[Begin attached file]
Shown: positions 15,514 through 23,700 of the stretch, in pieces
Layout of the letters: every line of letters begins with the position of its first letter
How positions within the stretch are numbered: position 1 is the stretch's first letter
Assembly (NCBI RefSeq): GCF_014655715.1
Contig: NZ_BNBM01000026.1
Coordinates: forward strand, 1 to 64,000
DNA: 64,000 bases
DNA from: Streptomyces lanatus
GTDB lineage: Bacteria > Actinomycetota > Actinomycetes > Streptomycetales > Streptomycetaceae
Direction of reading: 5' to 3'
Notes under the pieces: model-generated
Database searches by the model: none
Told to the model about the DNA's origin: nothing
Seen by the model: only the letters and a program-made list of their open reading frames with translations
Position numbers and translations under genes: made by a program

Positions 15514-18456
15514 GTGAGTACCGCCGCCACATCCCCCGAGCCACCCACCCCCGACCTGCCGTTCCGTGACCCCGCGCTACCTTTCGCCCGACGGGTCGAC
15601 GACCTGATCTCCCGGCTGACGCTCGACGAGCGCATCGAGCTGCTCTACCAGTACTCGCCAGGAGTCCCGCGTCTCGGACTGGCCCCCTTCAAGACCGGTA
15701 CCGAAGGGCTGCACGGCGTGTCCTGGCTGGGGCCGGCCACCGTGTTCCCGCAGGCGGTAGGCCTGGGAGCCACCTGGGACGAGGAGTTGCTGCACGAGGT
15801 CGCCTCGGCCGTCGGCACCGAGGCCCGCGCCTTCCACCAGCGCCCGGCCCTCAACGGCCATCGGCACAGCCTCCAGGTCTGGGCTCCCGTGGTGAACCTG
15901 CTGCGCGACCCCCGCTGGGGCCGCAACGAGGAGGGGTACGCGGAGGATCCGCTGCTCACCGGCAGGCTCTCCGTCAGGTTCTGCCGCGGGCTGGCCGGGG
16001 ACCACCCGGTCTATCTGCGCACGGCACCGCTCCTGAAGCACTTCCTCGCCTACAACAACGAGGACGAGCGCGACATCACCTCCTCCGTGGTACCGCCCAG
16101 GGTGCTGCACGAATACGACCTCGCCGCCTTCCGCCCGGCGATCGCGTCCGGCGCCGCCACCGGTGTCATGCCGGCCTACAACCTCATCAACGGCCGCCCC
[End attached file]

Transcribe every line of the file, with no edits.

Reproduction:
Shown: positions 15,514 through 23,700 of the stretch, in pieces
Layout of the letters: every line of letters begins with the position of its first letter
How positions within the stretch are numbered: position 1 is the stretch's first letter
Assembly (NCBI RefSeq): GCF_014655715.1
Contig: NZ_BNBM01000026.1
Coordinates: forward strand, 1 to 64,000
DNA: 64,000 bases
DNA from: Streptomyces lanatus
GTDB lineage: Bacteria > Actinomycetota > Actinomycetes > Streptomycetales > Streptomycetaceae
Direction of reading: 5' to 3'
Notes under the pieces: model-generated
Database searches by the model: none
Told to the model about the DNA's origin: nothing
Seen by the model: only the letters and a program-made list of their open reading frames with translations
Position numbers and translations under genes: made by a program

Positions 15514-18456
15514 GTGAGTACCGCCGCCACATCCCCCGAGCCACCCACCCCCGACCTGCCGTTCCGTGACCCCGCGCTACCTTTCGCCCGACGGGTCGAC
15601 GACCTGATCTCCCGGCTGACGCTCGACGAGCGCATCGAGCTGCTCTACCAGTACTCGCCAGGAGTCCCGCGTCTCGGACTGGCCCCCTTCAAGACCGGTA
15701 CCGAAGGGCTGCACGGCGTGTCCTGGCTGGGGCCGGCCACCGTGTTCCCGCAGGCGGTAGGCCTGGGAGCCACCTGGGACGAGGAGTTGCTGCACGAGGT
15801 CGCCTCGGCCGTCGGCACCGAGGCCCGCGCCTTCCACCAGCGCCCGGCCCTCAACGGCCATCGGCACAGCCTCCAGGTCTGGGCTCCCGTGGTGAACCTG
15901 CTGCGCGACCCCCGCTGGGGCCGCAACGAGGAGGGGTACGCGGAGGATCCGCTGCTCACCGGCAGGCTCTCCGTCAGGTTCTGCCGCGGGCTGGCCGGGG
16001 ACCACCCGGTCTATCTGCGCACGGCACCGCTCCTGAAGCACTTCCTCGCCTACAACAACGAGGACGAGCGCGACATCACCTCCTCCGTGGTACCGCCCAG
16101 GGTGCTGCACGAATACGACCTCGCCGCCTTCCGCCCGGCGATCGCGTCCGGCGCCGCCACCGGTGTCATGCCGGCCTACAACCTCATCAACGGCCGCCCC